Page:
From the WSJ: Investors pounce on distressed houses.
The pace of housing sales has been rising in many markets this year, but it is only partly because families seeking affordable housing are returning to the market.
It also is because of investors like former Deutsche Bank managing director Matthew Cooleen, whose firm has spent $30 million buying pools of foreclosed houses from banks.
His newly formed Greenwich, Conn.-based firm, HudsonCross Financial, is betting it can make a profit reselling in beaten-down markets in states like Nevada, Arizona and Florida and in Southern California because it is paying so little for the homes.
Outside San Francisco, a former Morgan Stanley executive director’s new firm is buying four houses for 75% less than they cost four years ago, and is raising $6 million to purchase others.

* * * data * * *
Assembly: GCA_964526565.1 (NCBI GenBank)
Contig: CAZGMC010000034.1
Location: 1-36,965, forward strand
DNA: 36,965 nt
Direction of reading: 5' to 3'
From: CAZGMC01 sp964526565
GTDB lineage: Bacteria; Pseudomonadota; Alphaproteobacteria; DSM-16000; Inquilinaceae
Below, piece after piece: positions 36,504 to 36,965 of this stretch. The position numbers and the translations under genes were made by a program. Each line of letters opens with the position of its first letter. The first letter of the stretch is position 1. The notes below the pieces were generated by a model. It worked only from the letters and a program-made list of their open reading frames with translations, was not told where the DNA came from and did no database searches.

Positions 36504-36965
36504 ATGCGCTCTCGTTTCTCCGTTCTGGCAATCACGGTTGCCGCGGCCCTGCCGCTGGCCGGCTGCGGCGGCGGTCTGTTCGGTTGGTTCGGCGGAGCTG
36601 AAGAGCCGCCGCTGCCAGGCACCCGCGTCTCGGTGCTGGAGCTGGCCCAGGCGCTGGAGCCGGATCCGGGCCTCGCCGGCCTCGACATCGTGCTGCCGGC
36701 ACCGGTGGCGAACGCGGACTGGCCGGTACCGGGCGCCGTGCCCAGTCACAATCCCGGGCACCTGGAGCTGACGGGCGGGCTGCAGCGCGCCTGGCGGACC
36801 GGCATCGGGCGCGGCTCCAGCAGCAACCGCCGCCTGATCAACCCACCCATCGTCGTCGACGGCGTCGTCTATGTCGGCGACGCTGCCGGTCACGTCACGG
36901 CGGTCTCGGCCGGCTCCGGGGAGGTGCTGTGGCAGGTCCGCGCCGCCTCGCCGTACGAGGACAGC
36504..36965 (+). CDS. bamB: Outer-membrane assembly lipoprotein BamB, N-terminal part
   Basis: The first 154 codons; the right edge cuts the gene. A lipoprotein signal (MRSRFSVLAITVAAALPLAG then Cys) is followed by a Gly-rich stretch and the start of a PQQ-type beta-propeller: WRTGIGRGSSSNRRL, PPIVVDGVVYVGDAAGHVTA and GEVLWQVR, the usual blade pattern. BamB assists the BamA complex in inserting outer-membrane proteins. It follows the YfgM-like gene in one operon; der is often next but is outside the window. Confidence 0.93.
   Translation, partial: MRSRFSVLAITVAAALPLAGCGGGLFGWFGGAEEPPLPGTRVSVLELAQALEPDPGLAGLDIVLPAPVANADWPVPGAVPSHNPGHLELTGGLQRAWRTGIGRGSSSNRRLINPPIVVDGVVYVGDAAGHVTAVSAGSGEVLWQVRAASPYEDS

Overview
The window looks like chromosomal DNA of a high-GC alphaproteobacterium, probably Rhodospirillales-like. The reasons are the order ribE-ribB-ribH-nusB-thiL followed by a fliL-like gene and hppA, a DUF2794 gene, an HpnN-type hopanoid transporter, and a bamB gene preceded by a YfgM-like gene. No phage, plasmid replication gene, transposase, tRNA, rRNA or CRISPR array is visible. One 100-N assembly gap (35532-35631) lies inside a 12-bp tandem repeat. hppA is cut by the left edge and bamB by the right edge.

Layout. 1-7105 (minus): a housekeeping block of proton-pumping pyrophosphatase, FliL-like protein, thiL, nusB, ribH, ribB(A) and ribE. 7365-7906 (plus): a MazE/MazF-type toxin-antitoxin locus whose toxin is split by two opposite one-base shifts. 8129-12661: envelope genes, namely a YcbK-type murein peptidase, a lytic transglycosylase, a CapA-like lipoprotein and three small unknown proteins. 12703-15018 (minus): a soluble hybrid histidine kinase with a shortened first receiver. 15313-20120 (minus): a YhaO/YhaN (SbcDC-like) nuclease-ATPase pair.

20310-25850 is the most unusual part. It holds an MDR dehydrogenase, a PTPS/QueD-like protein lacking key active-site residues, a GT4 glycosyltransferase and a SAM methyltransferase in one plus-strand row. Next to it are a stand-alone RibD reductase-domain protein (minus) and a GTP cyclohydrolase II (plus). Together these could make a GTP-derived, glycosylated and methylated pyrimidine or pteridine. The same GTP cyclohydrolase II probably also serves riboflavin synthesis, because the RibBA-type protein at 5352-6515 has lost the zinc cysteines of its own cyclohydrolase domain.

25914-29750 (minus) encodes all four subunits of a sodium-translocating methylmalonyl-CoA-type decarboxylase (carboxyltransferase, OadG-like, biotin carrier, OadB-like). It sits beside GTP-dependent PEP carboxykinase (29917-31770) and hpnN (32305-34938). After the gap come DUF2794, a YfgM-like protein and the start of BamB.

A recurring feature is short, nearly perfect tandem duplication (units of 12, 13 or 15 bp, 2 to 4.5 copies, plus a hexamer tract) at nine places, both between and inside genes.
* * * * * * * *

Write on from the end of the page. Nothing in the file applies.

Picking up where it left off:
I can already hear Walt asking, “so what are Futter & Fontanski doing about all this?” The answer, Walt, is contained in the warning set forth below – a number of investors already knew this and are calling us. Your house is on the potential list, I’m sorry to say.
Buying houses, rather than apartment buildings or other commercial property, tends to favor small investors who are agile and understand local submarkets. …. Much of today’s buying is being done by mom-and-pop investors, who are acquiring a few houses to rent out.
But in some markets, where prices have fallen the most, the bargains are difficult to pass up for larger investors.